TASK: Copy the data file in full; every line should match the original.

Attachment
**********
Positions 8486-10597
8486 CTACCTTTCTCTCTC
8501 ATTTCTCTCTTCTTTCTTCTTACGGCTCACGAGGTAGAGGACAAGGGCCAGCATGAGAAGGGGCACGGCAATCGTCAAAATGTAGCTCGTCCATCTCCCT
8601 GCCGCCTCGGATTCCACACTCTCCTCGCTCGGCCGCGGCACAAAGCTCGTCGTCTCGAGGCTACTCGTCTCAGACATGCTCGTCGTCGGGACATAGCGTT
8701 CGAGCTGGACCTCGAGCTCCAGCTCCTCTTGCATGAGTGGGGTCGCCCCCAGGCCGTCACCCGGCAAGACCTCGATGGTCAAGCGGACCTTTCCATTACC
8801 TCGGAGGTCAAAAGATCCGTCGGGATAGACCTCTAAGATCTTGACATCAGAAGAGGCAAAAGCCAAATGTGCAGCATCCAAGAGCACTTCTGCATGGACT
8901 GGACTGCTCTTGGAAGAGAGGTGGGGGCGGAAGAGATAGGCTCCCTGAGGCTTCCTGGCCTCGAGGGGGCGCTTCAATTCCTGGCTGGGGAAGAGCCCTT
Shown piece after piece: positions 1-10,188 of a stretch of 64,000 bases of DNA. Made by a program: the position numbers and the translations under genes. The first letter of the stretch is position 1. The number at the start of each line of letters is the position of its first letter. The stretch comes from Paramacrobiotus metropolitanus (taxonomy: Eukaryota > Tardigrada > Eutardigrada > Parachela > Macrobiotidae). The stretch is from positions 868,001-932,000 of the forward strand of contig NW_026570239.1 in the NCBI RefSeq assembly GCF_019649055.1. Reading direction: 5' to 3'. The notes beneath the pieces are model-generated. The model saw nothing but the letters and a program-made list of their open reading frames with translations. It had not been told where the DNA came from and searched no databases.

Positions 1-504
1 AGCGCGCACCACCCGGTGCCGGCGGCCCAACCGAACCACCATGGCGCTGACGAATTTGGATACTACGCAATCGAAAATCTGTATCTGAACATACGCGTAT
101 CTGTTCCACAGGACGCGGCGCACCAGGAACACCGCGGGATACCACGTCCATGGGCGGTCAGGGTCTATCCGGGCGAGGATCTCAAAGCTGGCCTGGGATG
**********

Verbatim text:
Positions 8486-10597
8486 CTACCTTTCTCTCTC
8501 ATTTCTCTCTTCTTTCTTCTTACGGCTCACGAGGTAGAGGACAAGGGCCAGCATGAGAAGGGGCACGGCAATCGTCAAAATGTAGCTCGTCCATCTCCCT
8601 GCCGCCTCGGATTCCACACTCTCCTCGCTCGGCCGCGGCACAAAGCTCGTCGTCTCGAGGCTACTCGTCTCAGACATGCTCGTCGTCGGGACATAGCGTT
8701 CGAGCTGGACCTCGAGCTCCAGCTCCTCTTGCATGAGTGGGGTCGCCCCCAGGCCGTCACCCGGCAAGACCTCGATGGTCAAGCGGACCTTTCCATTACC
8801 TCGGAGGTCAAAAGATCCGTCGGGATAGACCTCTAAGATCTTGACATCAGAAGAGGCAAAAGCCAAATGTGCAGCATCCAAGAGCACTTCTGCATGGACT
8901 GGACTGCTCTTGGAAGAGAGGTGGGGGCGGAAGAGATAGGCTCCCTGAGGCTTCCTGGCCTCGAGGGGGCGCTTCAATTCCTGGCTGGGGAAGAGCCCTT
Shown piece after piece: positions 1-10,188 of a stretch of 64,000 bases of DNA. Made by a program: the position numbers and the translations under genes. The first letter of the stretch is position 1. The number at the start of each line of letters is the position of its first letter. The stretch comes from Paramacrobiotus metropolitanus (taxonomy: Eukaryota > Tardigrada > Eutardigrada > Parachela > Macrobiotidae). The stretch is from positions 868,001-932,000 of the forward strand of contig NW_026570239.1 in the NCBI RefSeq assembly GCF_019649055.1. Reading direction: 5' to 3'. The notes beneath the pieces are model-generated. The model saw nothing but the letters and a program-made list of their open reading frames with translations. It had not been told where the DNA came from and searched no databases.

Positions 1-504
1 AGCGCGCACCACCCGGTGCCGGCGGCCCAACCGAACCACCATGGCGCTGACGAATTTGGATACTACGCAATCGAAAATCTGTATCTGAACATACGCGTAT
101 CTGTTCCACAGGACGCGGCGCACCAGGAACACCGCGGGATACCACGTCCATGGGCGGTCAGGGTCTATCCGGGCGAGGATCTCAAAGCTGGCCTGGGATG